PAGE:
Country’s leading practitioner wants full-body art embraced as part of Japanese culture instead of mafia association.
Kinshasa, Democratic Republic of Congo – Tucked off a side road in Lubugi, a rough neighbourhood in the capital Kinshasa, barber Kris Bitenda puts the final touches on a client’s haircut.
“I consider myself an artist, and I am attracted to beautiful images,” he explains. “My tattoos express who I am.”
Since he got his first tattoo in 2012, the 35-year-old has covered his body in ink designs. Modern tattoo art is still not fully accepted in Congolese society; the markings are still seen as an imitation of Western influences, rather than remnants of the traditional African practice of body art dating back millennia.
Still, for their bearers, the designs are a way to share their past experiences visually.
According to anthropologist Lars Krutak, a research associate at the Smithsonian Institution who has spent more than two decades studying tattoos and indigenous tattooing practices, unlike the instability of the turbulent Democratic Republic of Congo (DRC) with its continuously shifting political, economic and social climates – tattoos provide a sense of permanency and stability, forever imprinted on the skin.
Krutak views tattoos as a form of emotional healing, particularly after a traumatic experience, a necessary therapy for citizens of a country that has suffered millions of deaths since the onset of conflict that has lasted for decades.
“As permanent marks, [tattoos] can never be taken away, and the meanings they carry will remain with that person for the rest of their lives,” Krutak says.
Bitenda says he has lost count of how many tattoos he has, but the large imprint of a cat on his back, he says, best represents his story.
“I respect cats. A cat is clean; a cat is stable. A cat is smart in everything it does,” he says. “This is the type of life I try to live.”
A permanent mark
As the end of Congolese President Joseph Kabila’s mandate looms over the country, the political situation remains tense in Kinshasa and beyond.
Still, life in Bitenda’s barbershop inches forward. A fan hums in the background, battling the humidity. Clients rotate through his barber’s chair.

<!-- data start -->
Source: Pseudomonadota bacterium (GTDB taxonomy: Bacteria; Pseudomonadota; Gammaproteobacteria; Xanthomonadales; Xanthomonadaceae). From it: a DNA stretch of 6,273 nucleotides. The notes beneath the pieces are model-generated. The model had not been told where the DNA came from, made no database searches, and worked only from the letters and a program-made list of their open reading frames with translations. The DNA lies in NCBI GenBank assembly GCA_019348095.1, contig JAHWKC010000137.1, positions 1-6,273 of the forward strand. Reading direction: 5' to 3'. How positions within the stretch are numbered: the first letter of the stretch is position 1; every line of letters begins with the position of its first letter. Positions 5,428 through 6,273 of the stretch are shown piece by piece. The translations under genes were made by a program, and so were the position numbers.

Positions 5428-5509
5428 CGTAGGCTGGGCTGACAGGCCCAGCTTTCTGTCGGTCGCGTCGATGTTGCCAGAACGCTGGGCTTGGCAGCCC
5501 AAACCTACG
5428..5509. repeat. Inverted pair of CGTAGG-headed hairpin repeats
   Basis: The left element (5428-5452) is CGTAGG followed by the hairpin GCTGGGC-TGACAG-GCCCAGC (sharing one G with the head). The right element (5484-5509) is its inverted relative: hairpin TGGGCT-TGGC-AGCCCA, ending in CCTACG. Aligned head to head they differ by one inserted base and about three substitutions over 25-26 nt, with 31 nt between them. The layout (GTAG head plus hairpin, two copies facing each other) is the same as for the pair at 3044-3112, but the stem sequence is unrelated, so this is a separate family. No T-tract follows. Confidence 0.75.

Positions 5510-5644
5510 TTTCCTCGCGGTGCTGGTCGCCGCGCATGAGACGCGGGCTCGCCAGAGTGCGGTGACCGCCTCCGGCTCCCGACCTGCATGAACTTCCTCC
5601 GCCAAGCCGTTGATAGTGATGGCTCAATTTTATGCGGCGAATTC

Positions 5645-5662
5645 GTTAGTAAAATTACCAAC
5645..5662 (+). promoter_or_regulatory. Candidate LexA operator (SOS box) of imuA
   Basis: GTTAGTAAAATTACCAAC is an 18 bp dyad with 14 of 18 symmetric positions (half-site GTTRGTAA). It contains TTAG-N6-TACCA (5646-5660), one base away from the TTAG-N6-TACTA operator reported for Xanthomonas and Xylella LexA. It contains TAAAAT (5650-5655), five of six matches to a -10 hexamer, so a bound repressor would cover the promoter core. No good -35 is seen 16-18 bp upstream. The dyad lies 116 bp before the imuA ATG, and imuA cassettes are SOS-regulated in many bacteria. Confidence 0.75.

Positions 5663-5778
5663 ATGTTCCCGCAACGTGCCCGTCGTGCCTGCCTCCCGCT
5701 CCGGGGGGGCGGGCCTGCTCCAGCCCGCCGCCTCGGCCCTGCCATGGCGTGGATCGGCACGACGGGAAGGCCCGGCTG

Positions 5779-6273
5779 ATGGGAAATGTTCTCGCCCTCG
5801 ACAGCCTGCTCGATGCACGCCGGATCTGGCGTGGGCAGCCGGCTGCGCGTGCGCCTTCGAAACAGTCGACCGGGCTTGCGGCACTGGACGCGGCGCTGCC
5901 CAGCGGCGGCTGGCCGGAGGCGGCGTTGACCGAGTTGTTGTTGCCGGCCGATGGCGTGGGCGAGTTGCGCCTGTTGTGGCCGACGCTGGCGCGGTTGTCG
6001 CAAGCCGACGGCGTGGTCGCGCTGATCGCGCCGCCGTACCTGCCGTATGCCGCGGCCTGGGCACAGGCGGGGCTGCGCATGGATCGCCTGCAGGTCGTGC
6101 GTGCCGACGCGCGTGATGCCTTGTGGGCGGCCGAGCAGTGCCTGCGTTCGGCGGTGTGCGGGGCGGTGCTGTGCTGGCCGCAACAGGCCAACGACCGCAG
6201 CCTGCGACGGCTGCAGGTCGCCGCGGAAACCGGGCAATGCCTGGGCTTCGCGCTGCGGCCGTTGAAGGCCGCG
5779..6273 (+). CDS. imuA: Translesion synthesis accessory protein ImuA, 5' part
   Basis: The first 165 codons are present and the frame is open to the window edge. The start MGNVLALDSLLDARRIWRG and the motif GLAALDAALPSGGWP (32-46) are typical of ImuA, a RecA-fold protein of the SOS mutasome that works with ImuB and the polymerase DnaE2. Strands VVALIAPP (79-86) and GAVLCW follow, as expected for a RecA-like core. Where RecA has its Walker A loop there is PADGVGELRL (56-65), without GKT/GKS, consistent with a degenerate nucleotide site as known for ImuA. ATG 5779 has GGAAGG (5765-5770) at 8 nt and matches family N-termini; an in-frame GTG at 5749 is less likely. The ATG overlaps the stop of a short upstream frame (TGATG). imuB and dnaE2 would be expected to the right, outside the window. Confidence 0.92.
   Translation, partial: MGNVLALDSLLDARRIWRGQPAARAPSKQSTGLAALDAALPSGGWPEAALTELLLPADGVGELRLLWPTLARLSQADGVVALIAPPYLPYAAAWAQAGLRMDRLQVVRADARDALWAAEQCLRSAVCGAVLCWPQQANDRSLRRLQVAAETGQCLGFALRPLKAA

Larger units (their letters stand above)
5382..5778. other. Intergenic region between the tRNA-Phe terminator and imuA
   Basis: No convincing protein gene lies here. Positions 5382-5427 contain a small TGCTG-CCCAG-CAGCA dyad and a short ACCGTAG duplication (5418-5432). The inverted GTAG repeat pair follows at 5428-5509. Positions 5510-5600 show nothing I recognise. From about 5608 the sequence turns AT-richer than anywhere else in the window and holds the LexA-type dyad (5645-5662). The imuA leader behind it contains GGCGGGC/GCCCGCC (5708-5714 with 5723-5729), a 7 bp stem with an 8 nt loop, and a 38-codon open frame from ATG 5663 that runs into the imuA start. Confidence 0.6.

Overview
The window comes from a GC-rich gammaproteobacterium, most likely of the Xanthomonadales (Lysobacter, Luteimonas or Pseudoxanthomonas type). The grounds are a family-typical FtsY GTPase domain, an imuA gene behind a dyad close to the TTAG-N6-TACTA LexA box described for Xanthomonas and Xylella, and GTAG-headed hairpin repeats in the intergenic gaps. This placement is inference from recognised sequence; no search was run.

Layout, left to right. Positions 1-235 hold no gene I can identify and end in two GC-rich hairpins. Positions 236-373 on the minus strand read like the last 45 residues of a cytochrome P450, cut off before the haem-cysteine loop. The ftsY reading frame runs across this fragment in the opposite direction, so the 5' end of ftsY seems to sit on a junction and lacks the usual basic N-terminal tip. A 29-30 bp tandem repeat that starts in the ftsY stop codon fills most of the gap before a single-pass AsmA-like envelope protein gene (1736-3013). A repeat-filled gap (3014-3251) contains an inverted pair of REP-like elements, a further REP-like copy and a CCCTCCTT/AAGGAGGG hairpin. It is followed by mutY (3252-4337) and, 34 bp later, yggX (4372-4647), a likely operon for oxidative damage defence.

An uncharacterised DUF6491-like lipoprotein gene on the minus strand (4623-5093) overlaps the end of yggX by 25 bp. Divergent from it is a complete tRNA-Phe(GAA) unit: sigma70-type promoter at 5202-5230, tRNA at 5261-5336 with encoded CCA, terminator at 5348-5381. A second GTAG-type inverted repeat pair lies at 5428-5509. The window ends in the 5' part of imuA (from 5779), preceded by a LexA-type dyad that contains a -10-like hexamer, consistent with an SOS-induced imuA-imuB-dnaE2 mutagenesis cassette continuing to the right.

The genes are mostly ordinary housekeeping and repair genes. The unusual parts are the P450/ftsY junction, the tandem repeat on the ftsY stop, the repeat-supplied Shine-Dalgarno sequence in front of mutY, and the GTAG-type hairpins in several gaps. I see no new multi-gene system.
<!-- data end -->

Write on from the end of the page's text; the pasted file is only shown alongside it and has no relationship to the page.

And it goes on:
“In my neighbourhood, tattoos are normal. If somebody judges me because of my tattoos, I will prove they are wrong about me,” Bitenda says.
In spite of the taboos surrounding body art, Bitenda made no attempt to hide his tattoos, and his markings are quite visible – even on his face. Others, however, prefer to hide their ink.
Such is the case right across town, where street kid-turned-radio broadcaster Cedrick Mukemwanga says he regrets his decision to mark his body a couple of years earlier. At just 13, Mukemwanga got his first tattoo at a roadside stand for just $2.
“I don’t like tattoos any more because I got them when I was homeless, surrounded by a bad group of friends who all had tattoos,” he explains.
He has since left that life in the streets behind him and is now a part of a community that generally disapproves of body markings out of deep religious convictions. As a result, Mukemwanga says he sometimes feels ostracised in his new community.
“When people see me with a tattoo, they don’t respect me. Even in Saint Joseph’s Church – where I pray – many Christians tell me that I should have it removed,” he says, looking at his feet. “I would get rid of them if I could.”
While the church doesn’t oppose tattoos in principle, Abbot Donatien Nshole Babula, the first assistant secretary of the DRC’s National Episcopal Conference, notes that this is more about the prevalence of Western influences among young Congolese.
“In a traditional context, tattoos are part of the culture,” Babula tells Al Jazeera. “However, in today’s society, the people who have them, like musicians or athletes, shouldn’t be role models.”
Despite the negative connotations associated with body art, modern tattoo art in the DRC stems from a long tradition of body modification in Africa. The earliest examples of the practice emerged from ancient Egypt.
“We first find artistic evidence of tattoos in Egypt on small clay female figurines that show images on their torsos, hips, and abdomens as early as 4000BC,” Joann Fletcher of the University of York, a professor specialising in mummified remains and ancient forms of body adornment, tells Al Jazeera.
Across the Congo Basin, tattoos have played an important role in the culture of indigenous groups such as the Baka, who adorn their faces with intricate tattoos. For them, such markings balance their features and enhance certain physical traits.
For Baka women, markings on the face, arms, and abdomen are considered fashionable. While men also have similar decorative tattoos, they also have smaller ones placed on particular points along their bodies – such as hands, wrists, and even between their eyes. They are believed to help them in hunting.